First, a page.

Young v. American Mini Theatres, Inc.
427 U.S. 50 (1976)

  • Detroit adopted a zoning ordinance that regulated ‘adult’ theaters, limiting where they could be built.
    • The idea was to not let a bunch of unsavory businesses congregate in the same neighborhood, thereby creating a ‘skid row’.
  • American challenged the ordinance, claiming that it was an unconstitutional infringement of their 1st Amendment right to free speech.
    • American showed movies that were dirty, but were not considered obscene, and thus protected by the 1st Amendment.
  • The Trial Court upheld the ordinance. American appealed.
  • The Appellate Court reversed and overturned the ordinance. Detroit appealed.
    • The Appellate Court found that the ordinance amounted to prior restraint of free speech, and that is almost never constitutionally permissible.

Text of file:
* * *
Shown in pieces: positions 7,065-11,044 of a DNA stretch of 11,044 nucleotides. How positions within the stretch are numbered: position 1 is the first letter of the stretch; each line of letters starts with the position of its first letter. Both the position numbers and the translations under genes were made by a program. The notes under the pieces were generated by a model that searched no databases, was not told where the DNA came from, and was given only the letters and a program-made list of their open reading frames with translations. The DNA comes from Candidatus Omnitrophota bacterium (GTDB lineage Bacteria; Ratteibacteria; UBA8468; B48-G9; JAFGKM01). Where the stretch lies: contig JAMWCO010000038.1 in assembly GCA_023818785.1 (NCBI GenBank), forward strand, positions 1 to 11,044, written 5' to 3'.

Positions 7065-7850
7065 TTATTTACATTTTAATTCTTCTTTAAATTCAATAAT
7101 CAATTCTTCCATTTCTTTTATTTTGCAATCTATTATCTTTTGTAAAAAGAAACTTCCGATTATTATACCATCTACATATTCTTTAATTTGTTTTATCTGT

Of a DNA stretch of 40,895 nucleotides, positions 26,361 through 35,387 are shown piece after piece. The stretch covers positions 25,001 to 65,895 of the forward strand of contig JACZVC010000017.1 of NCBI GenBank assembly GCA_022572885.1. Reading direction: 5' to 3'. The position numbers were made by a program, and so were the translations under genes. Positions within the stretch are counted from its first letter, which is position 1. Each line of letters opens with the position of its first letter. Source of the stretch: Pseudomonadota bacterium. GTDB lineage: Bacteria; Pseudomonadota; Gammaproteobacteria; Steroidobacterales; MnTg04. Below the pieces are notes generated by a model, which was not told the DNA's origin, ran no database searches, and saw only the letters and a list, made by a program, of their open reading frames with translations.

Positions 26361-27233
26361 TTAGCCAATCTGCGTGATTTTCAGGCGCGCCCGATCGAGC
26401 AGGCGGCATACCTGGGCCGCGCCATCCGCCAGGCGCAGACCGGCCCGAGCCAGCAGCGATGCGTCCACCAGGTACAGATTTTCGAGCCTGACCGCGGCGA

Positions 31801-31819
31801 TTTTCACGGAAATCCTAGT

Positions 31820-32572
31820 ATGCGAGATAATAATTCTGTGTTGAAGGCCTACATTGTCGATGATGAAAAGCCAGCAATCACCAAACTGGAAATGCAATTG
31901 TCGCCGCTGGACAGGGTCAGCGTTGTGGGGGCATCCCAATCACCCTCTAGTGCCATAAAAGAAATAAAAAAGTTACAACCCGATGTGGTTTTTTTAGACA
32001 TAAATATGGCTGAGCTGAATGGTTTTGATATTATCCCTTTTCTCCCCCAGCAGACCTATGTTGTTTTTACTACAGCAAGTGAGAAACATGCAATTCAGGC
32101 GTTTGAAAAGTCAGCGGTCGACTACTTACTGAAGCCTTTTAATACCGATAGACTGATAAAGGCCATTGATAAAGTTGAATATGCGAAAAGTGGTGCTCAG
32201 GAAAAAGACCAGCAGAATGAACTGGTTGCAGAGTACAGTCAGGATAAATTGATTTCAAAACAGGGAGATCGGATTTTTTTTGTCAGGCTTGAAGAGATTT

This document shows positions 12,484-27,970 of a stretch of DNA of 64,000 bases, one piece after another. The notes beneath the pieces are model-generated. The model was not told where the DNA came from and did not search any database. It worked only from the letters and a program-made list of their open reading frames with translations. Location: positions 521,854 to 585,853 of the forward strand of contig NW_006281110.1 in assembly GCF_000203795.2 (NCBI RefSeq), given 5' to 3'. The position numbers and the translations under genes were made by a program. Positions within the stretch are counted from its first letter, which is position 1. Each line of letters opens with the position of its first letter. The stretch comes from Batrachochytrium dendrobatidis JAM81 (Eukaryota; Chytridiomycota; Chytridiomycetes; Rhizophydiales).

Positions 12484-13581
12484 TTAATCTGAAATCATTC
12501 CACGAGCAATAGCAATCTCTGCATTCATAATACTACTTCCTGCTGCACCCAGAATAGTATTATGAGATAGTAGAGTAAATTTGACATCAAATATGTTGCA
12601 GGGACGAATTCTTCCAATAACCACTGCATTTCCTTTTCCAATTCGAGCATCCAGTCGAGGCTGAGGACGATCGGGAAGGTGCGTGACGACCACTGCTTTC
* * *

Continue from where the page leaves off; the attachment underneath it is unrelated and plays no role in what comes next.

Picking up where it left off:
• The US Supreme Court reversed and found the ordinance to be constitutional.
    • The US Supreme Court found that the ordinance didn’t prevent American from showing movies, it only regulated where they could show them.
      • Even regular movie theaters required a license and couldn’t be built in areas zoned as residential.
    • The Court found that this sort of speech was low-value speech, and as such didn’t merit full 1st Amendment protections.
    • The Court balanced American’s right of free speech with Detroit’s compelling interest to protect its citizens quality of life and found that the ordinance was constitutional.
  • Until this case, speech was considered either fully-protected, or not protected at all. This case created a sliding scale where speech that was dirty yet not quite obscene received a lesser amount of protection under the 1st Amendment.